There are other parameters, that allow the customer to change different aspects such as specifying the maximum lot size, controlling the martingale factor, the maximum number of open positions or manually entering the UK offset, as well as useless parameters such as choosing whether the current balance & equity is displayed on the chart and if so, which color should it use.

Backtesting

For most of the tests, I left everything on default except the UK_Offset parameter. Since I used Dukascopy data in most of my tests and I’m not entirely sure if the EA should follow the GMT time or use the DST of UK, I did most of the tests with the UK_Offset set to 0 then to 1. As you will see below, the differences aren’t that big.

Even though with such high stop loss & take profit as the EA has, testing it on history center data is not a problem, I did most of the tests using tick data. The timeframe of the backtest doesn’t matter because the indicator periods are hardcoded into the EA and the results are the same regardless of the timeframe selected.

GBPUSD 01.06.2008 – 01.10.2009 offset 0

Winalot GBPUSD 01.06.2008 - 01.10.2009 defaults UK offset 0

Looks just like I thought it would when I read the optimization manual. It appears to be curve fit. Perhaps the authors don’t know it, but it seems to be suffering from an extreme case of overoptimization. It starts performing well during August 2008 and it stops performing well during June 2009. After that, it simply fails to perform. It’s not losing, but not really duplicating the performance exhibited in the optimization period.

But let’s try it with the offset set to 1.

GBPUSD 01.06.2008 – 01.10.2009 offset 1

Winalot GBPUSD 01.06.2008 - 01.10.2009 defaults UK offset 1

Not much difference, but the part after June does look slightly better. Perhaps this is the correct offset. Perhaps not. The improvement in performance is pretty far from convincing me to even think of running it on a live account.

Seeing that a 1 year period is somewhat short for such an EA, I decided to test it for the past ~10 years and start the backtest in 2000, using an Alpari client and history center data.

GBPUSD 01.01.2000 – 29.10.2009 offset 1, Alpari UK, Risk 5

Winalot GBPUSD 2000 - 2009 defaults UK offset 1, broker Alpari UK

This backtest lasted for over 60 hours. Perhaps the UK offset should’ve been 2, but I’m pretty sure it wouldn’t have made a big difference. I’m sure as hell not going to repeat it with offset 2. My computer is pretty noisy and even though it’s in a different room, I can hear it when going to bed. Sleeping with it running is not among my turn ons, so I’ll pass on running another backtest that will last as long as this one.

I changed Risk to 5 and MaxLots to 1.0 out of fear that it will crash the account on the way. It looks like it might have done just that at the beginning when it increased the lots to a fairly high value, if it had a Risk setting of 50, but it’s hard to tell without running the backtest again with the changed settings.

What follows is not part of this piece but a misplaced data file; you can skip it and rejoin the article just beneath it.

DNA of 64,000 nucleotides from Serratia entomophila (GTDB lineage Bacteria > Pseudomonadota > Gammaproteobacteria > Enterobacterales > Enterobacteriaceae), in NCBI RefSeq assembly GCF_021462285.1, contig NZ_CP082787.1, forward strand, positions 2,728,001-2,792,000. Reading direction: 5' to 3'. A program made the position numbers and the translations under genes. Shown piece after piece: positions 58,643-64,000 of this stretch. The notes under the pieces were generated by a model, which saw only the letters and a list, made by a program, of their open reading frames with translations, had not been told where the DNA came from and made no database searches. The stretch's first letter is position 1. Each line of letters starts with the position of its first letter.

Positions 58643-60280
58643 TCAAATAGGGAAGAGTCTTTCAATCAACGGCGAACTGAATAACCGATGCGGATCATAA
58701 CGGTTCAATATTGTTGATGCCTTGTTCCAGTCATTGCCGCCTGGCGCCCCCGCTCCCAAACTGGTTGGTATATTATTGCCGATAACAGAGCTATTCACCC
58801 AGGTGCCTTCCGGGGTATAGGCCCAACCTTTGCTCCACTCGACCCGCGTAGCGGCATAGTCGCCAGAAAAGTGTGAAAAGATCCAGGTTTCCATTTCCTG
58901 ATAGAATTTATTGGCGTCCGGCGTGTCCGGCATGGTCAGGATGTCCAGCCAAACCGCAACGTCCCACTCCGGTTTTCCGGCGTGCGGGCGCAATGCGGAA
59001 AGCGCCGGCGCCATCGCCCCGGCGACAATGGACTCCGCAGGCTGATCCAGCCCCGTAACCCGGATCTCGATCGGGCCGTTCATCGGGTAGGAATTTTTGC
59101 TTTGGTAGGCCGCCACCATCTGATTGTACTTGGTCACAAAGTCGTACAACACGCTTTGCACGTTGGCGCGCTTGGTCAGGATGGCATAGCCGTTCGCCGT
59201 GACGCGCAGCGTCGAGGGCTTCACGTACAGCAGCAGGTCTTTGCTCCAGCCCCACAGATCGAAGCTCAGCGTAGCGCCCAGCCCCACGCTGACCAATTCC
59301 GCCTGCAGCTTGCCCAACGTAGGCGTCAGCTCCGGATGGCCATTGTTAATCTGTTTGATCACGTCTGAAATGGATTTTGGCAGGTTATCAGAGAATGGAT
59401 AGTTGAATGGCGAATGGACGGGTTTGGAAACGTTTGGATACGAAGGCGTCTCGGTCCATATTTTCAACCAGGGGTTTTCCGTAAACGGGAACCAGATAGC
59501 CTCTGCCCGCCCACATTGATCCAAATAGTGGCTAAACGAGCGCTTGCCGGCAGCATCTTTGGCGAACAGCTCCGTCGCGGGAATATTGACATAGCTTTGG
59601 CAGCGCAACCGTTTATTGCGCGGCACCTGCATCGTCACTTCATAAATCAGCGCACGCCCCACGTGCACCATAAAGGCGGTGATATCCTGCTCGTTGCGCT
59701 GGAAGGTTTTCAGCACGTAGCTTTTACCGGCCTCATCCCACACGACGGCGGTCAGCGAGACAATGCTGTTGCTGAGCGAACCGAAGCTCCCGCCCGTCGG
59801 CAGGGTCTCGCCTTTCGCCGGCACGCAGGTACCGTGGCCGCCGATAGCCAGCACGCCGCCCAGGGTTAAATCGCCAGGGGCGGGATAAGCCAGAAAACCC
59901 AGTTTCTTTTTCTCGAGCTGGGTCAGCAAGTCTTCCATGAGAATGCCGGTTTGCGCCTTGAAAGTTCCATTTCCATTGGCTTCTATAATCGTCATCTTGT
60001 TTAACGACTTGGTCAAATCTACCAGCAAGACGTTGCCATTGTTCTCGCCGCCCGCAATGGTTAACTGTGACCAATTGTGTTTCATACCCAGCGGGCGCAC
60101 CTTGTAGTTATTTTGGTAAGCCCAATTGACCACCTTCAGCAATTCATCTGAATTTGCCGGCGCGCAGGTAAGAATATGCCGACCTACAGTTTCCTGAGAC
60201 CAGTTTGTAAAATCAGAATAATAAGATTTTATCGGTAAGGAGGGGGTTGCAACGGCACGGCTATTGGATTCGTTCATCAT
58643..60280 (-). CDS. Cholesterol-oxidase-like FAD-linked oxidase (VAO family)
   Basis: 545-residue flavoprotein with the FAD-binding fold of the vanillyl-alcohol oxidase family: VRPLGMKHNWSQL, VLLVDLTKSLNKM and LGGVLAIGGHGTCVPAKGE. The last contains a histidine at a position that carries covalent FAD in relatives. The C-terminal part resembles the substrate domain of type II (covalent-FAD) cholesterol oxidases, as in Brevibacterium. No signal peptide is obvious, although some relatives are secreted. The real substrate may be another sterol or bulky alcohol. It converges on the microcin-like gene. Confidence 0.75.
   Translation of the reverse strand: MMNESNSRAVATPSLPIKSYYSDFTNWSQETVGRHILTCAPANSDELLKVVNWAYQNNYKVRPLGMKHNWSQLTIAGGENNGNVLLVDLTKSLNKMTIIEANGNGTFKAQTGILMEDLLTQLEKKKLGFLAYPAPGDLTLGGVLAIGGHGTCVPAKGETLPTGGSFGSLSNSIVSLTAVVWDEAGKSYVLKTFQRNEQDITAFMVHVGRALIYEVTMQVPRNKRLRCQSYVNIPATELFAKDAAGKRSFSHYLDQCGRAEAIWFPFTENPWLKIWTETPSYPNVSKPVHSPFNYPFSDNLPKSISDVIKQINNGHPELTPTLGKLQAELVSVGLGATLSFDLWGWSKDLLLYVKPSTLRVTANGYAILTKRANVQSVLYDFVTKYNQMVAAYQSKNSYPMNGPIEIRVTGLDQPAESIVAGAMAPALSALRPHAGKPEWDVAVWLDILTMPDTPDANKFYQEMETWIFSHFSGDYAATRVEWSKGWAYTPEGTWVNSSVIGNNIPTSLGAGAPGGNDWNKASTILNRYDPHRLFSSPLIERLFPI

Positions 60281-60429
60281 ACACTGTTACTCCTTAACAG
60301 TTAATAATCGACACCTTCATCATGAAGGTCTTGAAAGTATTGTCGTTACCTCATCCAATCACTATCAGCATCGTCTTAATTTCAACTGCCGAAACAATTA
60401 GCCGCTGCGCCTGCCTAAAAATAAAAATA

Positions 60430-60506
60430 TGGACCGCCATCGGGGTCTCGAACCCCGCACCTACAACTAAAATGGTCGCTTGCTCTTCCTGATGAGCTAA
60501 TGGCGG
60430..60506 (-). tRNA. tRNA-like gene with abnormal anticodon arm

I stick to my earlier conclusion, it was heavily optimized for a given time interval, it can be observed in the balance graph pretty clearly. It performs very randomly outside those boundaries. You could probably open a trade at 2:05 AM every day, tossing a coin to determine direction, and you’d have very similar results.

Let’s see what happens with the other two pairs the EA is optimized for.

USDCAD 01.06.2008 – 01.10.2009 offset 0

Winalot USDCAD 01.06.2008 01.10.2009 defaults UK offset 0

The martingale factor says hello. The EA gets stopped out within a couple of months of the start date of the backtest. Guess it’s not a very safe money management technique. Then again, what’s new about martingale being unsafe…

USDCAD 01.06.2008 – 01.10.2009 offset 1

Winalot USDCAD 01.06.2008 01.10.2009 defaults UK offset 1

This looks pretty decent. Not only didn’t it drive the nose of the balance curve in the ground, but it actually brought nice profits and it no longer looks curve-fit. Still, given the performance exhibited on GBPUSD, I wouldn’t trust it with a live account, at least not until the authors care to explain the logic behind opening trades at precisely 6:15 AM for this pair (or the trade opening times of the other pairs, for that matter). Why not 6:05 or 6:12?

USDJPY 01.06.2008 – 01.10.2009 offset 0

Winalot USDJPY 01.06.2008 01.10.2009 defaults UK offset 0

This looks just sad. I wonder whether it was indeed optimized for this pair. Or perhaps I did something wrong? Doubt it, but one never knows. I’ll try it with offset 1.

USDJPY 01.06.2008 – 01.10.2009 offset 1

Winalot USDJPY 01.06.2008 01.10.2009 defaults UK offset 1

It manages to top the bad performance it had when using offset 0 by crashing the account. Running it on this pair might not be a very good idea, after all.

Conclusion

Despite the authors’ temporary involvement into the community and their seemingly good intent, the EA seems to be only marginally profitable, if at all. The USDCAD pair shows some promise, but if you do intend to use the EA on that pair, I’d advise running some more backtests than I did here. I can’t say with 100% certainty that it’s curve fit, but I’m inclined to believe so. On top of that, the martingale position sizing that it’s using by default is dangerous, there’s no telling if and when your account might be blown to pieces.

Unfortunately, the £20/month version doesn’t run on USDCAD; if it did, at that price it would have definitely been worth it.

Bottom line, it’s a rather cheap EA if you use subscription mode, but you get what you pay for. You might end up waiting forever for updates if you buy the full license, seeing that WinPro is the authors’ new favorite.

Details

Version tested: 6.8
Homepage: easy-ea.com
Forward tests: author’s GBPUSD high risk, author’s USDCAD, author’s USDJPY
Currency pairs:

  • GBPUSD
  • USDCAD
  • USDJPY